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Philips, Checkpoint Form Alliance

The companies will harness Checkpoint’s antitheft expertise and Philips’s chip-making knowledge to develop and deliver RFID equipment and services for retailers.
By Jonathan Collins
May 26, 2004Looking to combine their market and technology strengths Checkpoint Systems and Royal Philips Electronics have announced a strategic alliance. Checkpoint, a provider of antitheft systems for retailers, says it will bring its own antenna technology and experience in attaching tags to packaging and items to help develop tags, smart labels and sensors using Philips chips and the substrates the chips are delivered on.
Checkpoint CEO George Off

“Philips is a preeminent player in the RFID market, and they can do marvelous things in putting together chips and straps in an efficient way. We will add our antenna experience from our theft-protection developments,” says George W. Off, chairman and CEO of Checkpoint Systems, which is based in Thorofare, N.J.

By combining Checkpoint Systems' experience in selling RF electronic article surveillance (EAS) systems in the retail market with Philips' RFID expertise and technology strengths, the companies believe that the nonexclusive alliance will help them supply the growing demand for deploying RFID in retailing worldwide leverage.

“This announcement is not just part of a sales campaign, it is about building joint and aligned strategies,” says Saleem Miyan, global strategic business manager for the identification division of Philips Semiconductors, which is based in Amsterdam, the Netherlands. “There is no sense in us competing. We know who the market leaders are—like Checkpoint in retail and the retail supply chain—and we will build our route to market with such partnerships.”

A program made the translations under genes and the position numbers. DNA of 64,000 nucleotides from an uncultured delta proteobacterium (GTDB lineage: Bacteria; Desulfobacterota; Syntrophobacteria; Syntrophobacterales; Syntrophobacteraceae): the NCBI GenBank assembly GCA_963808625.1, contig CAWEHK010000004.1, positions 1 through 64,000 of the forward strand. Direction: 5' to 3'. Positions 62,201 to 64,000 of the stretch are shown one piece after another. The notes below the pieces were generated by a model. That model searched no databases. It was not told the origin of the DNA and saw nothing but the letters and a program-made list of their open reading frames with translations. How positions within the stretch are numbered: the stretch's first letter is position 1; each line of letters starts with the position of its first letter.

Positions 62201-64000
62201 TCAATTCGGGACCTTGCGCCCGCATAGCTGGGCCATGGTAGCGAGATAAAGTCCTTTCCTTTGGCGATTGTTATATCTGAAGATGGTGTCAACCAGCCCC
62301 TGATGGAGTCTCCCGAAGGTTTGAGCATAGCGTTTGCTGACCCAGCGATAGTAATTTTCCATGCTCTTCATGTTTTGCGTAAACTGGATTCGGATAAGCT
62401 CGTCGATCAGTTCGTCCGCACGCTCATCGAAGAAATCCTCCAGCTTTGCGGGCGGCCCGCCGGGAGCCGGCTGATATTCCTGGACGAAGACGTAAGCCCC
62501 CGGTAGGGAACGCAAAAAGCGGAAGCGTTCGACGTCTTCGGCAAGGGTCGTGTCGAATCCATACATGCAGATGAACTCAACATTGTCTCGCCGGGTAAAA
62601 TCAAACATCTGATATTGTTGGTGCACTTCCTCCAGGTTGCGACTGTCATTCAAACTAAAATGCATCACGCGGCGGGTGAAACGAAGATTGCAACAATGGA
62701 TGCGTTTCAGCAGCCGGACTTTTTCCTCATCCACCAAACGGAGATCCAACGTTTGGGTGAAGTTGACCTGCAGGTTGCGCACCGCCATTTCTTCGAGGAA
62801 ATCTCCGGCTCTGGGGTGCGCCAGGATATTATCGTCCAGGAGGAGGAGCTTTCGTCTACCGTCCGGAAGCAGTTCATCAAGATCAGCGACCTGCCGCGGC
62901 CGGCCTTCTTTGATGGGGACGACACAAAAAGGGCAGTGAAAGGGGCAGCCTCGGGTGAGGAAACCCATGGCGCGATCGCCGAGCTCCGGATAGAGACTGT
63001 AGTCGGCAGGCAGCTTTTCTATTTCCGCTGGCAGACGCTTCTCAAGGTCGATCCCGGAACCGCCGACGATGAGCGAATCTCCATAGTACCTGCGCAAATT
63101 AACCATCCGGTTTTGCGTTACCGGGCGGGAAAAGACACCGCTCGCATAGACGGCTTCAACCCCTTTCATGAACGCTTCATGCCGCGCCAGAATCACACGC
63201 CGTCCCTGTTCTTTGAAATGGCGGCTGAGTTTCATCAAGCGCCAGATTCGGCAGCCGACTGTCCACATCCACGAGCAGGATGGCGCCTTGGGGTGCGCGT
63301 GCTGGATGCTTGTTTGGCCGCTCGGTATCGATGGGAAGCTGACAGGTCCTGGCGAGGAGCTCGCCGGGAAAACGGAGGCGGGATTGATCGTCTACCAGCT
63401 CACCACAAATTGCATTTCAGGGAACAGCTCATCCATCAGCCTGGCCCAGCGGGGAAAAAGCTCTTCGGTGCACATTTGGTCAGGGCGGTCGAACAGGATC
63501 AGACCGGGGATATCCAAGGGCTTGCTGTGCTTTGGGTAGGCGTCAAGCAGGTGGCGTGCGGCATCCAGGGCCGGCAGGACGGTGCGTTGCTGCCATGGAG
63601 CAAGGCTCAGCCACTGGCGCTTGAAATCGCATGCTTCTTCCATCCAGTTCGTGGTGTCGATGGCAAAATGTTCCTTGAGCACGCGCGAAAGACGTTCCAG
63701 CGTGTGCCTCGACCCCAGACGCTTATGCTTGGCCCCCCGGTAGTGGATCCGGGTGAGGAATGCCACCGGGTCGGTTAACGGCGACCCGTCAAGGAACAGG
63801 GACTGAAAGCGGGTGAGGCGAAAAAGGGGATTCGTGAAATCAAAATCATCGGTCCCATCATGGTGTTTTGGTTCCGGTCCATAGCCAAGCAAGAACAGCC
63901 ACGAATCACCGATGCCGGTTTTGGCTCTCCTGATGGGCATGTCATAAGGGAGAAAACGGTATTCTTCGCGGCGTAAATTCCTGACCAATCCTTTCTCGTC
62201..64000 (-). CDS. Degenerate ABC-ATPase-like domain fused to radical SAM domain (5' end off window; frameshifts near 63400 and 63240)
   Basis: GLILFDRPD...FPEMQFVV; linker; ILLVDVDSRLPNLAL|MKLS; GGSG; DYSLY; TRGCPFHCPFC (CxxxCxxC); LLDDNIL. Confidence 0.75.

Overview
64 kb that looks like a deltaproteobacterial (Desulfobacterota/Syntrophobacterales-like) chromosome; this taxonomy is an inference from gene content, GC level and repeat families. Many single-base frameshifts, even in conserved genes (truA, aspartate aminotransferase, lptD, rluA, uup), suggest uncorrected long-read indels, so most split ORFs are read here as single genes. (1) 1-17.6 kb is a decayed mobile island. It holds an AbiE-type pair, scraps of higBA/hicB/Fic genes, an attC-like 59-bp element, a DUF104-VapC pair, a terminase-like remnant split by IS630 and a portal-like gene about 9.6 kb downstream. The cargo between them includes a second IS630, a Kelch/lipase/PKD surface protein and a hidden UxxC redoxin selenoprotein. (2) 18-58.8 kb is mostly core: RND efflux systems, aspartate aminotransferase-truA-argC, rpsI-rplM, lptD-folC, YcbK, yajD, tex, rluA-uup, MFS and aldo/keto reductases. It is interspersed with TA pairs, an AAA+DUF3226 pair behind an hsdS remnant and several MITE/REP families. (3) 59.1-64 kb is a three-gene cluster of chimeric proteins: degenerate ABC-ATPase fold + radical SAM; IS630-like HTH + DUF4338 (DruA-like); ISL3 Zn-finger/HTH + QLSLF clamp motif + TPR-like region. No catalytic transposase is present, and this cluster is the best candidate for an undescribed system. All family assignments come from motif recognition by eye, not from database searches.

In January, Philips and IBM’s Global Services division announced a strategic partnership to develop and deploy RFID and smart card systems for retailers and manufacturers (see IBM and Philips Pair Up). Within the scope of this week’s agreement, Checkpoint Systems will be building and integrating applications and solutions for the retail industry and its supply chain based on Philips' HF and UHF RFID chip solutions, including those based on Electronic Product Code (EPC) standards. The companies say they will work together to develop tags and readers and also systems integration services that will all be sold by Checkpoint.

“Checkpoint has developed over 100 antenna designs for its EAS products. They know how to get tags on products and items. Combined with our chips, that knowledge can help retailers apply RFID in their businesses,” says Miyan at Philips.

Checkpoint asserts that the combination of Philips’s chip manufacturing techniques and processes combined with Checkpoint’s sales strength in the retail market will quickly help drive down RFID tag costs, although neither company would set a price target or time line for those developments.

Checkpoint and Philips have already worked together to deploy in-store RFID systems for the Metro Group in Germany and have jointly implemented a dozen or so in-store or supply chain applications in Europe this year.

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